It would not be an overstatement to say that the Arctic Monkeys are the biggest new band to hit Britain in some time. Actually, it would be a gross understatement. In January, the indie-rockers’ CD, Whatever People Say I Am, That’s What I’m Not, became the fastest-selling debut album in U.K. chart history. The same month the NME placed it at No. 4 in a list of the 100 Greatest British Albums Ever, 93 places ahead of Led Zeppelin IV.

The Monkeys’ meteoric rise is even the more remarkable for having been largely propelled by the Internet file-sharing of tracks which the band gave away at their early shows. When the quartet signed last year to independent label Domino they were already a genuine cult phenomenon, one whose debut single, “I Bet You Look Good On The Dancefloor,” also topped the charts in October.

“I think we could have been successful without the Internet, but it might have taken longer,” says drummer Matt Helders, 19. “It’s not just because the songs were on the internet. You’ve got to have something to back it up.” That something is a hook-heavy musical mix of the Clash, Oasis and the Libertines topped off by the lyrics of front man Alex Turner, who dissects contemporary British (low-) life with a fearless verve, rhyming, for example, “ringtones” with “Sherlock Holmes.”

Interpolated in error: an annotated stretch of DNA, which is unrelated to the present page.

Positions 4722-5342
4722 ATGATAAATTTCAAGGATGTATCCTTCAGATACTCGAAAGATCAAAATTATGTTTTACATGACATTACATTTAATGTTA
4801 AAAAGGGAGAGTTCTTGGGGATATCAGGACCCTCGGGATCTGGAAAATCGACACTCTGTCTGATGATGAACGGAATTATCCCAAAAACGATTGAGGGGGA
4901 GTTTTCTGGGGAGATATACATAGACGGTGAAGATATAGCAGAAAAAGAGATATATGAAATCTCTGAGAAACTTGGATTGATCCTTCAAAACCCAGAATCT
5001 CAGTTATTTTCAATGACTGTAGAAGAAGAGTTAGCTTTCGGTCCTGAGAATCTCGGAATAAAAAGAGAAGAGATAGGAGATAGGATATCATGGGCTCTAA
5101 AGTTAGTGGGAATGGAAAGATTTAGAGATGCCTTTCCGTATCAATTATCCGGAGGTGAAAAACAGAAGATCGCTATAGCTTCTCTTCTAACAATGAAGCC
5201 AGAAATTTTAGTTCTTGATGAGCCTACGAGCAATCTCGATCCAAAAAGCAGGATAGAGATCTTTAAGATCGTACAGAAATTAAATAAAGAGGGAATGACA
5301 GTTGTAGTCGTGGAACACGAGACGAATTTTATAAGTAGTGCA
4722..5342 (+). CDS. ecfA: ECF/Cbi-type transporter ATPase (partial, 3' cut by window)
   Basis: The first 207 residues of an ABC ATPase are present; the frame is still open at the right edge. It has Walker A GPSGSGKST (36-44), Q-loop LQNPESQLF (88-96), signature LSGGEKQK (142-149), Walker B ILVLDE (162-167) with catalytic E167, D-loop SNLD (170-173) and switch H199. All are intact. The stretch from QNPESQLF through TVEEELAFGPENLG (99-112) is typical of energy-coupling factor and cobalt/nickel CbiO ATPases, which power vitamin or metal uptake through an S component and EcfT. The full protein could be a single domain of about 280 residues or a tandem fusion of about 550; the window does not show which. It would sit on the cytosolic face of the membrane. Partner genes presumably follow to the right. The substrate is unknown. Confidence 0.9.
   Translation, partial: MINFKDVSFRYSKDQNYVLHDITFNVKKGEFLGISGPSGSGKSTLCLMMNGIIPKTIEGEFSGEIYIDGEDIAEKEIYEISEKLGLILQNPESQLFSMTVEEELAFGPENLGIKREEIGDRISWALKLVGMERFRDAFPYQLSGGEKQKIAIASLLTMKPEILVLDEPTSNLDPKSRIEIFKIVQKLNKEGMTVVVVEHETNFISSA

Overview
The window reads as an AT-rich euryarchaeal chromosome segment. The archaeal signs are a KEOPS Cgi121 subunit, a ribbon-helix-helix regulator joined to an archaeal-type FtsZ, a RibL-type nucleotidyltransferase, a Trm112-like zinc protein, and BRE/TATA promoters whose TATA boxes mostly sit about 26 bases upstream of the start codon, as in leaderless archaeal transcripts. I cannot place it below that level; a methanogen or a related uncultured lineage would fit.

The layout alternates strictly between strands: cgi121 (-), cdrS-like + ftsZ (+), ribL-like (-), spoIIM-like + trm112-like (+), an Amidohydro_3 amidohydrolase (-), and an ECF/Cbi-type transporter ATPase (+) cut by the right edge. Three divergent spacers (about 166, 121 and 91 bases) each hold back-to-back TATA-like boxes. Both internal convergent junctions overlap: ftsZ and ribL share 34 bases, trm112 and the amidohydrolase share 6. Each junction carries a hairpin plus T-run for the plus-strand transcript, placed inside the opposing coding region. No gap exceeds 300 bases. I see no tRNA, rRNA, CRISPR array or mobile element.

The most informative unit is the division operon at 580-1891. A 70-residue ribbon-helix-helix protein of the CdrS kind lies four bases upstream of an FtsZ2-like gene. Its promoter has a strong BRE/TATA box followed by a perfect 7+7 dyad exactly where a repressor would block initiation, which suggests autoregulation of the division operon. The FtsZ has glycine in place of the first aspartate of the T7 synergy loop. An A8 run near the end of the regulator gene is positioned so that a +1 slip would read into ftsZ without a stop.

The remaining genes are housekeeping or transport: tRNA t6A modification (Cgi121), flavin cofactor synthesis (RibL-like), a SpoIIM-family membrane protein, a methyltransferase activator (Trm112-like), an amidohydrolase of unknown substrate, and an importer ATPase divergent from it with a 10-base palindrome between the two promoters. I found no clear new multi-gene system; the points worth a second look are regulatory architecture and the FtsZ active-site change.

Though their CD also name-checks British sitcom character Frank Spencer and the British slang for tracksuit pants (“tracky bottoms”), Turner isn’t worried that the collection, which hits stores here today (and is streaming on AOL Music), might be too, well, British, for American ears. “Maybe they won’t understand everything,” he says. “But I like loads of music that I don’t quite understand.”

Whether the 19-year-old singer could cope with becoming any more successful, however, seems more open to debate. “It is quite crazy,” Turner admits of the band’s fame in the U.K. “I do sometimes wonder what’s happened to my life. Maybe I’ll go off the rails. Never say never!”